Zorba the Greek Test | Mid-Book Test - Hard

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This test consists of 5 short answer questions, 10 short essay questions, and 1 (of 3) essay topics.

Short Answer Questions

1. Who do Zorba and the narrator stay with on their first night on the island?

2. Who reports that a widow has lost her sheep and is offering a reward for it?

3. What does Zorba say that his 80 year-old grandmother wanted?

4. Who were Madame Hortense's four great loves?

5. What does Zorba tell the narrator he should have done before going to bed the night before in chapter 4?

Short Essay Questions

1. How might Madame Hortense's romantic history challenge Zorba's concept of his own manliness?

2. When Zorba tells the story of the old man who will never die, what does this show about his own and the narrator's perspectives on life and death?

3. How does the narrator's memory of the butterfly impact his feelings about approaching the widow?

4. When Zorba encourages the narrator to be more like he is and pursue the widow, how does this contradict Zorba's other advice?

5. Do you think the narrator has actually lost all interest and faith in poetry as he claims in Chapter 12? How so?

6. What feelings does Zorba express about religion?

7. Describe Zorba's only account of his heart being broken.

8. At the conclusion of Chapter 2, do you think Zorba or the narrator has a more realistic outlook on how to live life?

9. Describe Zorba's categories of marriage and how many of each he's experienced.

10. What does Zorba do while in Candia?

Essay Topics

Write an essay for ONE of the following topics:

Essay Topic 1

Zorba has a complex relationship with the female sex. The narrator regards him as misogynistic, but he, at times, seems to afford women more freedoms than the average villager.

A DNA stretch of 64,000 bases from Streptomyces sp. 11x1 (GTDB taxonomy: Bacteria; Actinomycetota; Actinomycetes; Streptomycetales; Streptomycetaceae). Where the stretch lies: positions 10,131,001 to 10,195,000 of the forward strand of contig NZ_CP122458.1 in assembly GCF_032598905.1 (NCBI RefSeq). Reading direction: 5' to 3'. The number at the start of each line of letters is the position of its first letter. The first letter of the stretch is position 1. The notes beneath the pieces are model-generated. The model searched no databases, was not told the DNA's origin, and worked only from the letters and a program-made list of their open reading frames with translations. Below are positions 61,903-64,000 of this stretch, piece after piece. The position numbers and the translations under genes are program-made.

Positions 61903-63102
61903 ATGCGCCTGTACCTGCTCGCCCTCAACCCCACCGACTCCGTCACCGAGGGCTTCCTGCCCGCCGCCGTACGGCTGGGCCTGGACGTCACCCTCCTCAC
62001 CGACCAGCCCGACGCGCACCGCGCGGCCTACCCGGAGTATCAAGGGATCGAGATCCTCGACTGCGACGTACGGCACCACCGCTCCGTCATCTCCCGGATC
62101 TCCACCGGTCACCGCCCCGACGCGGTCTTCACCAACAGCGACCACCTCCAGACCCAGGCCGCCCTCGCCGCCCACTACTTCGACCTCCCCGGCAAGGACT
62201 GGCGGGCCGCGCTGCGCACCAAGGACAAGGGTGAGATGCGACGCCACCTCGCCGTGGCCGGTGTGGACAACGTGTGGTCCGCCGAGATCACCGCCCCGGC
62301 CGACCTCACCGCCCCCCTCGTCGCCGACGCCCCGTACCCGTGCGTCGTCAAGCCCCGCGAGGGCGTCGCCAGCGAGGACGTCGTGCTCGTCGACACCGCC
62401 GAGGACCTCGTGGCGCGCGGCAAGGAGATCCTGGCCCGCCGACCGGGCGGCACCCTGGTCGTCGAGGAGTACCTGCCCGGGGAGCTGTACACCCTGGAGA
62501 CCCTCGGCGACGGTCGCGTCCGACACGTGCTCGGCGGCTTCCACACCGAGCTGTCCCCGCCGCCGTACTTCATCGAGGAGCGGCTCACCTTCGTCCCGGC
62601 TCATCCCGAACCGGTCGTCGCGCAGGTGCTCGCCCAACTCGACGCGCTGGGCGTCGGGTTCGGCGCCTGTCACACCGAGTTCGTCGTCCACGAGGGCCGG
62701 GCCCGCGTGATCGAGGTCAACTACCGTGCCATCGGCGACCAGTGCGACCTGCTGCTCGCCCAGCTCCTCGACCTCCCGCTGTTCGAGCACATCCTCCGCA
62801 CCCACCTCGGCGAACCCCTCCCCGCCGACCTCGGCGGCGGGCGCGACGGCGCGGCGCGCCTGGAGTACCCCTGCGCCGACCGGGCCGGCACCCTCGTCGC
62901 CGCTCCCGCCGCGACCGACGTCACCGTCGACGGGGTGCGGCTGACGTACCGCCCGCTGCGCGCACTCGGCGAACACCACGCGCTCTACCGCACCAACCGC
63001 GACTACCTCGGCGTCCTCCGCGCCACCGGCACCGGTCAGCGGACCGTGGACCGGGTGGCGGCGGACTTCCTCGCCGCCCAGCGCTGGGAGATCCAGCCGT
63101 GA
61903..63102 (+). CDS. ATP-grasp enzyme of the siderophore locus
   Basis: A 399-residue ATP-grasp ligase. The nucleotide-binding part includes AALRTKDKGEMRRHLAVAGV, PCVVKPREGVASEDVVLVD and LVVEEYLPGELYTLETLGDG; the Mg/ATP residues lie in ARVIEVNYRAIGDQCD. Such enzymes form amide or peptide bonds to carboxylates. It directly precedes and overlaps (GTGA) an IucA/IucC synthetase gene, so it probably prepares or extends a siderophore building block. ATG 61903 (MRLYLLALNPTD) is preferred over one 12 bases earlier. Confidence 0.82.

Part 1) Under what category of his "marriages" would Zorba's relationship with Madame Hortense fall under? Why?

• How does Zorba treat her differently than the other villagers do?

• Does his treatment of her fall in line with his claim that women have less moral strength than men?

Part 2) Zorba tells a story of his brother threatening to kill his daughter for becoming pregnant out of wedlock upon which he offers no opinion. He also reveals that to his greatest love he was only "half-honestly" married.

• Do you think Zorba is a misogynist?

• How does his behavior with women deviate from traditional values?

• Does this make him less of a misogynist?

• Do any of his behaviors make him more "free"?

Part 3) How does Zorba's description of Zeus, the overworked love slave, contradict his misogyny? Does it support it?

Essay Topic 2

There are several parallel calamities/destructions that occur in the novel:

1) the lignite mine and the monastery

2) the Buddha and the timber rail

3) the death of Madame Hortense and the death of the widow

Pick one set to compare and contrast both literally and symbolically.

Essay Topic 3

Kazantzakis injects the epistolary into the trajectory of the novel. Some of the characters express more emotion with this mode of communication, while it is simply different for others.

Part 1) The reader gets to know the narrator's soldier friend only by way of the narrator's memories and letters between the men.

• How is their relationship different in letters than it would be in person?

• What other forms of communication do the two men practice?

• Which do you think is the strongest between them?

Part 2) Zorba writes to the narrator from Candia.

• Is his expression altered, impaired, or improved upon by letter writing?

• Do the two characters grow closer through the exchange?

Part 3) Letter writing could be classified under what Zorba calls pen-pushing.

• Do you think the letter writing between the men is a less physical form of interaction than speaking?

• Why or why not?

Short Answer Key

1. Who do Zorba and the narrator stay with on their first night on the island?

Dame Hortense.

2. Who reports that a widow has lost her sheep and is offering a reward for it?

Mimiko.

3. What does Zorba say that his 80 year-old grandmother wanted?

She wanted to be serenaded.

4. Who were Madame Hortense's four great loves?

Four admirals from England, France, Italy, Russia.

5. What does Zorba tell the narrator he should have done before going to bed the night before in chapter 4?

He says the narrator should have told Dame Hortense how beautiful she is.

Short Essay Answer Key

1. How might Madame Hortense's romantic history challenge Zorba's concept of his own manliness?